JCB Telescopic Handlers

JCB Telescopic Handlers come down the production line at JCB World Headquarters in Rocester, England.

Workers at JCB’s United Kingdom factories are facing a shorter working week due to fears that the coronavirus will have a huge impact on component parts arriving from China.

Production levels at UK factories are being reduced; 4,000 JCB workers and agency shop-floor employees had their hours cut beginning Feb. 17. All overtime has also been suspended.

The measures were discussed with the GMB union. The changes will see the introduction of a 34-hour week for UK production employees until further notice. JCB employees will be paid for a 39-hour week and will bank the hours, working them back later in the year.

JCB Chief Operating Officer Mark Turner said, “The disruption to the component supply chain in the UK comes at a time when demand for JCB products is very strong. So while this course of action is very unfortunate, it’s absolutely necessary to protect the business and our skill base.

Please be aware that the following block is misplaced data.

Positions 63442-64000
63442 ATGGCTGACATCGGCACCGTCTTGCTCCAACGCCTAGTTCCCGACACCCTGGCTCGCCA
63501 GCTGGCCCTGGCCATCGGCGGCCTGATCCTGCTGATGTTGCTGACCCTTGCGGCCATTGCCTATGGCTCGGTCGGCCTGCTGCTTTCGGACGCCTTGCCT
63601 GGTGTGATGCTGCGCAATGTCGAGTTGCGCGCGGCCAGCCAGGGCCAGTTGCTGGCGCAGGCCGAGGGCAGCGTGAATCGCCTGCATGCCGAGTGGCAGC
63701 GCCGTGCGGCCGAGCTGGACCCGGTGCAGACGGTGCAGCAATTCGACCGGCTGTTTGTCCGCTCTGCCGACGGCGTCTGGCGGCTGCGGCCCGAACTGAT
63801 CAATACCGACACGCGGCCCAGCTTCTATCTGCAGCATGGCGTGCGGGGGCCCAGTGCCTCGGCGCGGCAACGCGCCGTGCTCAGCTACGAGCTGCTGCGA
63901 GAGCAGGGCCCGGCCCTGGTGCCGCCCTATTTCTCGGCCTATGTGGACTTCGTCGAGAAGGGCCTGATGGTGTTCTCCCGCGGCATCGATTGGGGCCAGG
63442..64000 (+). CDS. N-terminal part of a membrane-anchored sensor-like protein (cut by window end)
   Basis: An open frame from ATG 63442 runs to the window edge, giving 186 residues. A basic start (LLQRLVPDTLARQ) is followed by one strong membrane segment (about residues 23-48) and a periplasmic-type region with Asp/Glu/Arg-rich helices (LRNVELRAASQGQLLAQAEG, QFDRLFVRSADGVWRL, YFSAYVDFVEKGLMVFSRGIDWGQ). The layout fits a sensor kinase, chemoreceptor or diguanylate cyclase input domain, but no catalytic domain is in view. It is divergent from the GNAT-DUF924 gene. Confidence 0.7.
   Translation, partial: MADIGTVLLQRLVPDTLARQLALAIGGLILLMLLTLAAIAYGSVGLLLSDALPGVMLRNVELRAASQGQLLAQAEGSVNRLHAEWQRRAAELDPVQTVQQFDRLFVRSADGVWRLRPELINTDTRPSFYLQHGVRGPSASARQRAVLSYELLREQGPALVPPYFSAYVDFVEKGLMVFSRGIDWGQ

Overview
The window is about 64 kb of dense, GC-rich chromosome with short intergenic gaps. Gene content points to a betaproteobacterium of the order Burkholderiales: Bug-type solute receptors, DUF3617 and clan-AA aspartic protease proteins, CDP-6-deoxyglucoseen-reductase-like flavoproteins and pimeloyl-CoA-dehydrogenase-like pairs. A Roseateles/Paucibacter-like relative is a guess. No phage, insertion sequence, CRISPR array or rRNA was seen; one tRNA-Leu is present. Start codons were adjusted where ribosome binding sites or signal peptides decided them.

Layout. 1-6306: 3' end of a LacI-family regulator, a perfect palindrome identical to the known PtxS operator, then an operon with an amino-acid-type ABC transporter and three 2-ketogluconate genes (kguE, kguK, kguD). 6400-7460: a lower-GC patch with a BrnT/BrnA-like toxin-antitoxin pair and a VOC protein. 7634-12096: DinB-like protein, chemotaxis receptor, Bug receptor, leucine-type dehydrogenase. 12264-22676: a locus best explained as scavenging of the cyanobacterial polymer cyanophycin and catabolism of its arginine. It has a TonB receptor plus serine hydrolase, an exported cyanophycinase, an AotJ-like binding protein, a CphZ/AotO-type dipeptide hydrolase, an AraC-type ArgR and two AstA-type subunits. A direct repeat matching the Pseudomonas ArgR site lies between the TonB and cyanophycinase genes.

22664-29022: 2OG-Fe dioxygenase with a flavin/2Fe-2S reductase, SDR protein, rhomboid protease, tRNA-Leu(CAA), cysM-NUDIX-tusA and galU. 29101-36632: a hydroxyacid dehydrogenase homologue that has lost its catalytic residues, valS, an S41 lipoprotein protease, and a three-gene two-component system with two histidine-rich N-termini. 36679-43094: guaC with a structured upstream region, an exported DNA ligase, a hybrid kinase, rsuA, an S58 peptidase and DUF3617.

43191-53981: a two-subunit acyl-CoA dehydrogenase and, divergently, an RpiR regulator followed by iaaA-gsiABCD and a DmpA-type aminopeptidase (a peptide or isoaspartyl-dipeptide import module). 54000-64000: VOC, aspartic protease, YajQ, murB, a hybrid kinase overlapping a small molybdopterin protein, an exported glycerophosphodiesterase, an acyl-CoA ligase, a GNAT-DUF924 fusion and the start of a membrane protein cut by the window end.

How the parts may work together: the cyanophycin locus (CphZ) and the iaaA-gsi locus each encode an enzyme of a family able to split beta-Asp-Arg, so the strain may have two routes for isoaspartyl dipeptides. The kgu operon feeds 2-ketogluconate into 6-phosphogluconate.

“Production in the UK has so far been unaffected by the situation in China. However more than 25 percent of JCB’s suppliers in China remain closed. Those that have reopened are working at reduced capacity and are struggling to make shipments. It is therefore clear that the inbound supply of certain components from Chinese partners will be disrupted in the coming weeks as they seek to replenish their stocks. This inevitably means we will not have the required amount of parts needed to build our forecast number of machines in the short term.”

He emphasized that production would continue with the same number of employees, albeit with fewer numbers of machines on the lines.

“These measures will ensure that, while we will produce machines in lower-than-anticipated numbers, we will do so with the same number of employees, whose skills we will need to fulfil customer orders when the situation returns to normal,” he said. “We are keeping the situation under review and we anticipate a surge in production levels once this period of supply disruption has passed.”

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With 16 years experience behind him, award-winning agricultural journalist Chris McCullough is always on the hunt for his next story. He grew up on the family dairy farm in the heart of Northern Ireland and is based on the country’s east coast. He travels around the world to bring readers international news.